Why does Rex change sides on St. Charles Avenue between Toledano Street and Jackson Avenue? I heard it has to do with somebody living on that side of the street.
You're not the first to ask why the Krewe of Rex makes a strange turn to the other side of the street on St. Charles Avenue. The answer makes complete sense when you think about it: toasting! Rex stops at 2525 St. Charles Ave., once the home of Charles H. Downman, Rex of 1907. There, the current king is toasted, and he toasts all the former kings and queens who have gathered there.
For many years before Mardi Gras of 1971, the parade passed directly in front of 2525 St. Charles Ave. Then the route was changed and the parade started at Napoleon and Claiborne avenues. So, in order to get to the house for the toasting, the entire parade crosses from the river side of St. Charles to the lake side at Toledano Street in order to continue the tradition of toasting there.
I am working on a nonKatrina job, widening the traffic lanes for the Huey P. Long Bridge. I know that Huey Long was quite a character, but what can you tell me about the bridge?
This bridge, the bane of many drivers who must use it, is the longest railroad bridge in the United States. And when we're driving across, it also feels like it's the narrowest.
The bridge opened to traffic on Dec. 16, 1935, but the Southern Pacific Railway had planned a bridge over the Mississippi River as early as 1892. Until completion of the Public Belt Railroad Bridge, all trans-river rail commerce was handled by ferries. This, of course, was very dangerous and delays were common. As highway traffic increased, the necessity of a better way to get both trains and cars across the river became very important.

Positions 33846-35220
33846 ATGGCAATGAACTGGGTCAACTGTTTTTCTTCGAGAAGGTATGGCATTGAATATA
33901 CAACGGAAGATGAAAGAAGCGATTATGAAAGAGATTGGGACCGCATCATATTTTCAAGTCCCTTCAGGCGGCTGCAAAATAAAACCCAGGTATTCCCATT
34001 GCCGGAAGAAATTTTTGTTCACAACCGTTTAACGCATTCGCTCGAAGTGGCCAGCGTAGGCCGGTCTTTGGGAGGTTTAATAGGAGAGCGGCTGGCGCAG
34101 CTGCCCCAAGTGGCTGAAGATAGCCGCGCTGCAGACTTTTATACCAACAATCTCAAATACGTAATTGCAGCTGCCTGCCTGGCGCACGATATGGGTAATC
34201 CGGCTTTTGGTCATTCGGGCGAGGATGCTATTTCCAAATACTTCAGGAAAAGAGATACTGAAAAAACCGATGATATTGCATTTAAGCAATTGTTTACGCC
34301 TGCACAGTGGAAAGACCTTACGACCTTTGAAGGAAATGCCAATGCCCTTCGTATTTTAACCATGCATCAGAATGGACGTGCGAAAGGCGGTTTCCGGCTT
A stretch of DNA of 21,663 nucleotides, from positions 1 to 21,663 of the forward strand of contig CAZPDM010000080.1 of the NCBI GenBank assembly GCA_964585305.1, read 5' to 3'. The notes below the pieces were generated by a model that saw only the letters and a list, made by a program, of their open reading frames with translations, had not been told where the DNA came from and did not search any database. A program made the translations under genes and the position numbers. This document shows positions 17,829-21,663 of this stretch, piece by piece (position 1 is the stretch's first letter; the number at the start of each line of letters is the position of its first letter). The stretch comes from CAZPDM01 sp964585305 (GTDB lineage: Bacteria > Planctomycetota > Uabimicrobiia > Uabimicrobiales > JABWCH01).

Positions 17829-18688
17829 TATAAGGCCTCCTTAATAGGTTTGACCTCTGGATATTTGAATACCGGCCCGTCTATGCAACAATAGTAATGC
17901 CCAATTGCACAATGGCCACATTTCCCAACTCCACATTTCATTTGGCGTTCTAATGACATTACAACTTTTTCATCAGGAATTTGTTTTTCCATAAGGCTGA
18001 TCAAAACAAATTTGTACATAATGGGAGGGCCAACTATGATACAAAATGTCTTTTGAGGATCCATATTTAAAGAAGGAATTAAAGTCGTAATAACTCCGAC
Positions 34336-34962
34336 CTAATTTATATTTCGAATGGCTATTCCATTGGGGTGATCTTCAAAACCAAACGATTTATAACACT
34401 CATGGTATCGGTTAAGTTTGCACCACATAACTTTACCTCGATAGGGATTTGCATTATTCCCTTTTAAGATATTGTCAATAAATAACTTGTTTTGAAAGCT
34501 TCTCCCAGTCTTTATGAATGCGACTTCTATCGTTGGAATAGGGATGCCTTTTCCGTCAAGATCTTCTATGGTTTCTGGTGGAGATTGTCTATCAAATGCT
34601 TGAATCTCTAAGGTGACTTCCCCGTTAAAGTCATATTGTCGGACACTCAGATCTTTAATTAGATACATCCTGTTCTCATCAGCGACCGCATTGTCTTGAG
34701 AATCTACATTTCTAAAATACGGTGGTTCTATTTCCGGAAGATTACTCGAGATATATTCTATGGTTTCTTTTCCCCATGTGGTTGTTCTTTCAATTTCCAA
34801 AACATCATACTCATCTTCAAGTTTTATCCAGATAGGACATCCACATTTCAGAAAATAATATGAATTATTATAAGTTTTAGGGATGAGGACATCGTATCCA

The proposed bridge of 1892 was never realized due to a financial depression, but no one gave up on the idea. Everyone, however, recognized the difficulties: foundation conditions, navigation clearances, construction hazards and cost.
In 1916, the Public Belt Railroad Commission, owned and operated by the City of New Orleans, obtained through the passage of a constitutional amendment the exclusive power to build and operate a bridge or tunnel across the river at or near New Orleans. A committee was formed to study the matter, and a board of engineers began to investigate the feasibility of the plan. The tunnel was rejected fairly quickly as was an idea of a high-level bridge. But in its report of 1919, the committee did recommend a low-level drawbridge crossing.
In 1924, Ralph Modjeski, an engineer, was asked to help in getting approval from the War Department, but approval for the drawbridge was not granted. The United States engineers recommended either a tunnel or a high-level bridge. Once again the tunnel was rejected, and in 1925 the War Department approved a cantilever bridge. The first pilings were actually driven in June 1925.
After years of delays, partly due to the Great Depression, bonds of the Public Belt Railroad Commission were guaranteed by an agreement between the City of New Orleans, the State of Louisiana and the Southern Pacific Railroad. Finally, on Dec. 30, 1932, the construction contracts were signed. Work began the next day.
After that, construction went quickly and with few delays. High water levels caused some minor interruptions, and in the summer of 1933 there was a general labor strike that lasted for a month.
In just under three years, the bridge became the first Mississippi river span in Louisiana and was named for Huey P. Long, who had been assassinated on Sept. 10, 1935, three months before the bridge was completed.
And finally, after 70 years of white-knuckle driving, we are relieved to know that the bridge is being widened. The project, which began last year, is scheduled to be completed in 2012. The project will add an additional travel lane as well as inside and outside shoulders to each side of the bridge. Old Blake will be so grateful.